The Loonie was king of pips in last week’s trading as it extends its consecutive wins to week three. What’s in store for the comdoll this week?
CPI and retail sales
Though Canada is printing lower-tier reports throughout the week, the currency likely won’t see sustained, event-specific price action until Friday at 12:30 pm GMT when the inflation AND retail sales reports are released.
Last month’s releases didn’t really inspire confidence for the bulls. For one, both headline and core inflation readings missed analysts’ estimates. And though retail sales came in as markets had expected, February’s growth was also revised lower.
This week market bees are buzzing that retail sales could show a 0.1% dip after printing 0.4% growth in March, while headline consumer prices could maintain its 0.3% reading.
Are we in for more mixed to downside surprises? Make sure to keep close tabs on the newswires on Friday if you’re planning on opening and Loonie trades!
Updates on Iran’s nuclear deal
Will oil prices extend their rallies this week? Or will a lack of fresh headlines inspire some profit-taking?
This week pay close attention to how the markets react to any developments regarding Iran’s nuclear deal as well as any (positive?) news about the upcoming meeting between Donald Trump and Kim Jong Un.
Watch out for any headlines that could mean increased geopolitical conflicts in the oil-producing regions!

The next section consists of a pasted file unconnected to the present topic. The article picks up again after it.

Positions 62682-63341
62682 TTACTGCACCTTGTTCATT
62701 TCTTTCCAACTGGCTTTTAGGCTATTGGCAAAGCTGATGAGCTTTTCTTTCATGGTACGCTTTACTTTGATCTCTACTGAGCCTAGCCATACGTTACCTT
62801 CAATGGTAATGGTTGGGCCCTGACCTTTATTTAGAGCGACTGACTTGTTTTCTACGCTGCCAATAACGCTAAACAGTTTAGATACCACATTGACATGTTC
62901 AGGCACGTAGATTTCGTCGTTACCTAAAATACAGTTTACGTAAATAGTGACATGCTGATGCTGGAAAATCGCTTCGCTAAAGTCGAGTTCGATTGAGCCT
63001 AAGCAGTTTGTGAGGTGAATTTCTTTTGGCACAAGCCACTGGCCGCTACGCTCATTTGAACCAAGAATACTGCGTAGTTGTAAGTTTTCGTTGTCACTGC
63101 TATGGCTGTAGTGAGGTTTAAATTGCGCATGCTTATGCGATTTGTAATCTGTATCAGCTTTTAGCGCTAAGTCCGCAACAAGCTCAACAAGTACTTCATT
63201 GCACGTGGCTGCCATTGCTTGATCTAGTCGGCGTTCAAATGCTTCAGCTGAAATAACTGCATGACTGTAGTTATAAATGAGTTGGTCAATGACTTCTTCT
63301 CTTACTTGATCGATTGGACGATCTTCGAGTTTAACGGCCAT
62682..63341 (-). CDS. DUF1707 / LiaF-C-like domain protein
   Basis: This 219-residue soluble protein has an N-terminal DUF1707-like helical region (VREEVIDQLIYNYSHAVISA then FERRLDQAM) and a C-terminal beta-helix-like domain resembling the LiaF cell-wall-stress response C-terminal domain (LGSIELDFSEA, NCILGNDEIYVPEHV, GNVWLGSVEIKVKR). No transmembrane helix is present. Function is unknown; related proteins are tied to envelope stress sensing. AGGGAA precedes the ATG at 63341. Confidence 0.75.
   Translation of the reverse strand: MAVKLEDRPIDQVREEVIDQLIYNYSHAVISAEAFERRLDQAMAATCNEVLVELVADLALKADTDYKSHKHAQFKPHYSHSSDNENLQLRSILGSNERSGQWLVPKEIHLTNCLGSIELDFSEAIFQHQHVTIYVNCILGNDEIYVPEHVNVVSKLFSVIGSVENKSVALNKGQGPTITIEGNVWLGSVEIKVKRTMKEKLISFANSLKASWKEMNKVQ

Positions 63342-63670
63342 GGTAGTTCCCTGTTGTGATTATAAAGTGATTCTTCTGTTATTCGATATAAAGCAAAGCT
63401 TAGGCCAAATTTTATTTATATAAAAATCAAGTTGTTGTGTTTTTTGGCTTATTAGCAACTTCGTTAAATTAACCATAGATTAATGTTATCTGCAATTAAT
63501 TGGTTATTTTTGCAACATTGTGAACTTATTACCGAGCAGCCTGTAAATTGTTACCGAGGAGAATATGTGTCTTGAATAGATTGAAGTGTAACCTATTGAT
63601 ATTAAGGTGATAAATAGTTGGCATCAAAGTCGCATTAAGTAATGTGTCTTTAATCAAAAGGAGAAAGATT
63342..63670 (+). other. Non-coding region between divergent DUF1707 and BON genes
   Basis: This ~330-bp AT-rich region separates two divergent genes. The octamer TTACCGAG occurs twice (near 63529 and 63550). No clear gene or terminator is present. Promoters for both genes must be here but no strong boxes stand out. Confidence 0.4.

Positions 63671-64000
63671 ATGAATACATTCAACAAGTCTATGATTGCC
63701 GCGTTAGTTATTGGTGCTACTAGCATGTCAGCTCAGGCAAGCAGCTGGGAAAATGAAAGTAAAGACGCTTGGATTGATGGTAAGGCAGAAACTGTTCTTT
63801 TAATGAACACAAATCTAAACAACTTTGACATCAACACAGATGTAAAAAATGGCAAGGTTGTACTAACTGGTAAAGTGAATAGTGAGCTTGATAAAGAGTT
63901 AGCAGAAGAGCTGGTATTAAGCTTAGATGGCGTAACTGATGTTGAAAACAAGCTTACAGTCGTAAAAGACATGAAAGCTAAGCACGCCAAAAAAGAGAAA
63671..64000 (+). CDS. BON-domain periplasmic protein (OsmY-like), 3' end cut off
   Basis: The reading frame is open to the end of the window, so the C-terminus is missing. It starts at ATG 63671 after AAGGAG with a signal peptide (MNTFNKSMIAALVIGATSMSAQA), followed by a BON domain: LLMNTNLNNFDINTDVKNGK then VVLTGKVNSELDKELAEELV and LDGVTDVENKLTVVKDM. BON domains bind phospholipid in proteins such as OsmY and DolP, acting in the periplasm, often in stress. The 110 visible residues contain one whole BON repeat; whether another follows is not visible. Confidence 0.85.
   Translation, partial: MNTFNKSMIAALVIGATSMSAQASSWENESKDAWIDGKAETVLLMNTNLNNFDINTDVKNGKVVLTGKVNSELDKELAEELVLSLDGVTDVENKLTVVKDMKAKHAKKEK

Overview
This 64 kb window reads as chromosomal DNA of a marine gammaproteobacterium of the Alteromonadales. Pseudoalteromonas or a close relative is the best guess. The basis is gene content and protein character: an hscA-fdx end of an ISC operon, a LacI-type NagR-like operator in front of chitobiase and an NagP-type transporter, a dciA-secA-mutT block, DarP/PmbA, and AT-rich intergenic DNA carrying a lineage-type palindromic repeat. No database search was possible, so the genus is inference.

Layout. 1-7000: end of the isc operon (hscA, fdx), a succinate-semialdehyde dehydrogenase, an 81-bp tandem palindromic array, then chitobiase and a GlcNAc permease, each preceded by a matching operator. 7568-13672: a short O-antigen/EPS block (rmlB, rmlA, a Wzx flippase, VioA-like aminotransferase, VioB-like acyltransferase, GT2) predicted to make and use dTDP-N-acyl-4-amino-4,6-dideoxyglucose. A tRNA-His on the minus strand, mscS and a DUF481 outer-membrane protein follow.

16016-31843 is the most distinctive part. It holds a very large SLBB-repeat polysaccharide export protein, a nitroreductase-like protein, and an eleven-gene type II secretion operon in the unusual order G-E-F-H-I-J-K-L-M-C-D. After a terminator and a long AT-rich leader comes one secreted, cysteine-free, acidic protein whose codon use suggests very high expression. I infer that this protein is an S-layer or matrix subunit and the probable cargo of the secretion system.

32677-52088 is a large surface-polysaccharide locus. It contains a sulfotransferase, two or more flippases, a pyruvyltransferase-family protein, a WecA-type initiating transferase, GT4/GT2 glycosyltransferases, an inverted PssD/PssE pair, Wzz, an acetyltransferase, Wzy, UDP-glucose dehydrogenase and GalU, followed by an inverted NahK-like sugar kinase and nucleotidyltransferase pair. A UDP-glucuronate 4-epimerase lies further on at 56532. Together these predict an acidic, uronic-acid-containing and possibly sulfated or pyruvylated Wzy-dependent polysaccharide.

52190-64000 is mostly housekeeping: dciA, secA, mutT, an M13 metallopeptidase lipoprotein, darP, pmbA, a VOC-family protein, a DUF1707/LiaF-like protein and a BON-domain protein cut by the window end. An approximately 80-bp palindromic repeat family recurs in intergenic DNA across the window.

Last Week’s Price Review
The Loonie is flying high as the one currency to rule them all this week (as of 5:00 pm GMT), marking the third consecutive week of net wins for the Loonie.
Oil prices started surging on Tuesday, thanks to Trump’s announcement that he was leaving the Iran Deal. And as always, the Loonie was taking its marching orders mainly oil prices, so the Loonie also climbed higher after a wobbly start.
Other than oil prices, Canada’s economic reports may have also had an effect on the Loonie’s price action.
The Loonie, for example, kept on climbing higher on Wednesday even as the oil rally stalled for a while. And as noted in Wednesday’s U.S. session recap, that may have been due to the higher-than-expected reading for Canadian building permits (3.1% vs. 2.0% expected, -2.8% previous).
The Loonie’s bearish reaction to Canada’s poor jobs report on Friday is also another example since oil prices dipped but the Loonie didn’t go down until Canada’s jobs report was released.
As for specifics, the Canadian economy shed 1.1K jobs in April, which is a severe miss because the consensus was that 17.8K jobs would be generated.
Despite the loss of jobs, the jobless rate held steady at 5.8%, but that was because the labor force participation rate deteriorated from 65.5% to 65.4%.
Pretty bad so far, right? It does get a bit better since full-time employment actually grew by 28.8K. It just so happens that 30K part-time jobs got axed.
Also, average hourly wages grew by 3.6% year-on-year in April, which is the strongest annual increase since August 2012 and marks the fourth consecutive month of stronger annual readings to boot.
Overall, Canada’s jobs report was actually mixed. And that’s probably why the Loonie’s bearish reaction to the jobs report wasn’t really that strong.